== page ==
Number One Aim of Any Cover Letter
The top priority in writing the cover letter is to always present yourself as the “solution.” You should ask yourself one clear question, “How will I be able to help this company with my particular skill set?” But always be careful of peppering the text with too many “I’s.” You don’t want to come across as too self-focused.
You only have one page to convince the reader actually to open your attached resume so…
- Introduce yourself powerfully –hitting the highlights upfront. Be authentic and honest.
- Mention the job you are applying for and where you saw it advertised.
- State why you are the ideal candidate for the position.
- Mention how your skill-set is a perfect match for the job.
- Wherever possible add stats that show your successes over the years. We all love seeing the numbers.
- Add any tantalizing tidbits that your resume does not include.
- Provide additional context for the resume they are about to read.
- Essentially you are requesting an invite to meet your potential employer face to face so be worthy of the nod.
- Finish with a strong call to action about why they should consider giving you an interview.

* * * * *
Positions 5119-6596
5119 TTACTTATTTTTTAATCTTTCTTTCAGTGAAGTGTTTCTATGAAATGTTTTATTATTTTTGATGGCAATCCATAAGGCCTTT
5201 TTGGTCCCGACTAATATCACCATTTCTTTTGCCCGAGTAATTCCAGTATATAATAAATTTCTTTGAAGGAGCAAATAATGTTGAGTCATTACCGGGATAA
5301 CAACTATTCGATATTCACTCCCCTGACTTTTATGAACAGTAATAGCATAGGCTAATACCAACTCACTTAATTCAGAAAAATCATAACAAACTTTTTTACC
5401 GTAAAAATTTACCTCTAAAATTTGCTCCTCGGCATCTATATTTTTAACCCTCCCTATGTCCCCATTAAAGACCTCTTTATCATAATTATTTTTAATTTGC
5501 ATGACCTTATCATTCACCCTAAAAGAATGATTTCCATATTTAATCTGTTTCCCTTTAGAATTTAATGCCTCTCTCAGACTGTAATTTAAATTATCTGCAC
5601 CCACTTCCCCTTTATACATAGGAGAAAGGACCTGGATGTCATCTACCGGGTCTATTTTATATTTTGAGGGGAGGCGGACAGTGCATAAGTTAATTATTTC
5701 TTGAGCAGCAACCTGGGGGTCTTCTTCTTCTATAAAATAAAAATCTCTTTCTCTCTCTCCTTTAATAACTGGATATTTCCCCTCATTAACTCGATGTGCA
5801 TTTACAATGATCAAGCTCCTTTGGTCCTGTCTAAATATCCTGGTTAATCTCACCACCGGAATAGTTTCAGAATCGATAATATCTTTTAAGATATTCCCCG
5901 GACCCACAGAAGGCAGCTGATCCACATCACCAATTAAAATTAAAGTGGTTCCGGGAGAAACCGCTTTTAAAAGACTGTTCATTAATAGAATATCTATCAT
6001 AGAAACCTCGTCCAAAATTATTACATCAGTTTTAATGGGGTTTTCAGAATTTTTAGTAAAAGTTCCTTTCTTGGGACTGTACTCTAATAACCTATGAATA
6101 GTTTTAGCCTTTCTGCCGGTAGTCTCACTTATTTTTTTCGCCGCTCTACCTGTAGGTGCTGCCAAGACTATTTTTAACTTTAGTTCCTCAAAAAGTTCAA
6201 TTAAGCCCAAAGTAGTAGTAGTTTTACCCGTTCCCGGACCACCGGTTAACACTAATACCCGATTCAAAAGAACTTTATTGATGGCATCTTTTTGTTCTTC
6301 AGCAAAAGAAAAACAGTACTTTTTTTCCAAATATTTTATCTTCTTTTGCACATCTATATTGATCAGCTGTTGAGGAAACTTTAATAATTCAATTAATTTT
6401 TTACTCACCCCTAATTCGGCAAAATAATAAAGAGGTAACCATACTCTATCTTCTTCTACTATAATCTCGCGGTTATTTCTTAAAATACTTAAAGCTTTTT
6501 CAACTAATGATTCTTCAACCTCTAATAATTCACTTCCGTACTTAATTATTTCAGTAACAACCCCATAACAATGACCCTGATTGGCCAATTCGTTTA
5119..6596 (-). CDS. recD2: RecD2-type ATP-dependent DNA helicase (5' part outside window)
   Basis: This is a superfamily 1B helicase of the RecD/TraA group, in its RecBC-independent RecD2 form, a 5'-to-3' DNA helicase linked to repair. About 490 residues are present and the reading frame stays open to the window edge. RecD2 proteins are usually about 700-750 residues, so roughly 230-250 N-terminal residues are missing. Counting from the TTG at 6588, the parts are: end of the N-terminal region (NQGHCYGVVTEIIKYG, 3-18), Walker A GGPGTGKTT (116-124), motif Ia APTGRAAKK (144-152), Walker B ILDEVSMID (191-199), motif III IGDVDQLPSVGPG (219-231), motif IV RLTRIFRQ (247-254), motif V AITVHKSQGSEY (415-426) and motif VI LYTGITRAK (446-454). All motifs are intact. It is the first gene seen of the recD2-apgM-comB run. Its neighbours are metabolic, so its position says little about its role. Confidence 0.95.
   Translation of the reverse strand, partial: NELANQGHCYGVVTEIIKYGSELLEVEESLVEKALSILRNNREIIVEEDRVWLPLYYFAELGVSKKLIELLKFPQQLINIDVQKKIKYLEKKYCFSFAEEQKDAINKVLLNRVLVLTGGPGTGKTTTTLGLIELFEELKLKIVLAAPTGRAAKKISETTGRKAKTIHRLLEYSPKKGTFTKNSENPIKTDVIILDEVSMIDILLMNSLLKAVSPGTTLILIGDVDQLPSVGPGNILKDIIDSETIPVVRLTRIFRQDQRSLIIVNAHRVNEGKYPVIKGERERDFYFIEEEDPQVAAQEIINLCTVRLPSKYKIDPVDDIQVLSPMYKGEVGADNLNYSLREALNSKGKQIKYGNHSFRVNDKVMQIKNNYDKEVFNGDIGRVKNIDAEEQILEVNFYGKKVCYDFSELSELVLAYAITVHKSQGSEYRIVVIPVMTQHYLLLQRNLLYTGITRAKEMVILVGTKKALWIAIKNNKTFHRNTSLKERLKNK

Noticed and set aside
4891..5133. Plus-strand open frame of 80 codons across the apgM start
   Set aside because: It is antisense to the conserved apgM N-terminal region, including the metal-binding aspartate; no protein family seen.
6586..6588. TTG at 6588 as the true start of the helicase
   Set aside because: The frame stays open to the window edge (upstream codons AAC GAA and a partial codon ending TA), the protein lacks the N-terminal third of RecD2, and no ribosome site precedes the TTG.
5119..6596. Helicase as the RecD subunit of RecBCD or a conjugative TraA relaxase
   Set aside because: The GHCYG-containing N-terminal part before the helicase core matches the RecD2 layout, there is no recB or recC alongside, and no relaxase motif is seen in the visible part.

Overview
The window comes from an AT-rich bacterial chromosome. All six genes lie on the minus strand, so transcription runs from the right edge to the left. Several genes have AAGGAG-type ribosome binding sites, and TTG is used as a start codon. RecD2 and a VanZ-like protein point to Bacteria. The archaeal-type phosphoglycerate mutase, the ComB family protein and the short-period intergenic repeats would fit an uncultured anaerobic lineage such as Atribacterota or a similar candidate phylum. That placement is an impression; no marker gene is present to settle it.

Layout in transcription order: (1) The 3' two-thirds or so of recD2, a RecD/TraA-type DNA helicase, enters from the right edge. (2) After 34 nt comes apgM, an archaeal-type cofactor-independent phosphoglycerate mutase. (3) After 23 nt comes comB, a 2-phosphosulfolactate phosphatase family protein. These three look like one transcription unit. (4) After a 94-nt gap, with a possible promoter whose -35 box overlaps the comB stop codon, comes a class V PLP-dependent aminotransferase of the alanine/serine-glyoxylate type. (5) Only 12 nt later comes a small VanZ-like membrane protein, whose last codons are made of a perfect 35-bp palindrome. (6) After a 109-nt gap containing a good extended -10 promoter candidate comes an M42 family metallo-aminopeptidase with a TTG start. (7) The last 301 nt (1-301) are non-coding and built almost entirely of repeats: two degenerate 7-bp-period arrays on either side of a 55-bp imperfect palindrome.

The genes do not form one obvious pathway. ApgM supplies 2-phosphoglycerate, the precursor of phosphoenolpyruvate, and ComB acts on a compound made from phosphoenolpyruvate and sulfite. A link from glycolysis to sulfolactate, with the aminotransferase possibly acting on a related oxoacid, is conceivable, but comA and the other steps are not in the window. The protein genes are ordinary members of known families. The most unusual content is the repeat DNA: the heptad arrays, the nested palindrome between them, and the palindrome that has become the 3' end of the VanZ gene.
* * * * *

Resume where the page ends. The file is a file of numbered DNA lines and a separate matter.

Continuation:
If you can keep it to 250 words –even better. That can seem like a tall order in such a limited space. We’ve all learned to express ourselves succinctly in 140 characters so put your skills of reduction to the test to entice the reader. Your cover letter is your first test in displaying whether or not you have excellent communications skills –a pre-requisite for any job.
A Few Aces Up Your Sleeve
A few tips and tricks to use when you settle down to create your cover letter include:
- Triple check that you have added your contact information.
- Never address the letter to Sir/Madam. It’s a lazy choice –find out the name of the hiring manager and use it! It’s the age of personalization after all.
- Your font size must never be lower than 12 points.
- Always use 1 to 1.5-spaced margins.
- Mimic the font style of the company’s website.
- Always left align your paragraphs.
- Keep sentences short.
- Use bullet points where possible for easier scanning.
- Don’t use gimmicks or long boring, jargon-filled sentences.
- Don’t cut and paste your cover letter. If you take the time to customize individually for each job application, you will get a better response.
- When you are finished, ask a friend to look it over and give you their first impression of your efforts. Edit, rework and test again.
Let Us Show You How
Writing exceptional cover letters is an art and speaks to your aspirations for your career advancement. If you are feeling unsure about how to activate the next stage of career growth –we can help you. Give us a call so we can set up a 1-on-1 consulting session to help you get on the fast track to career fulfillment.
You never get a second chance to make a first impression.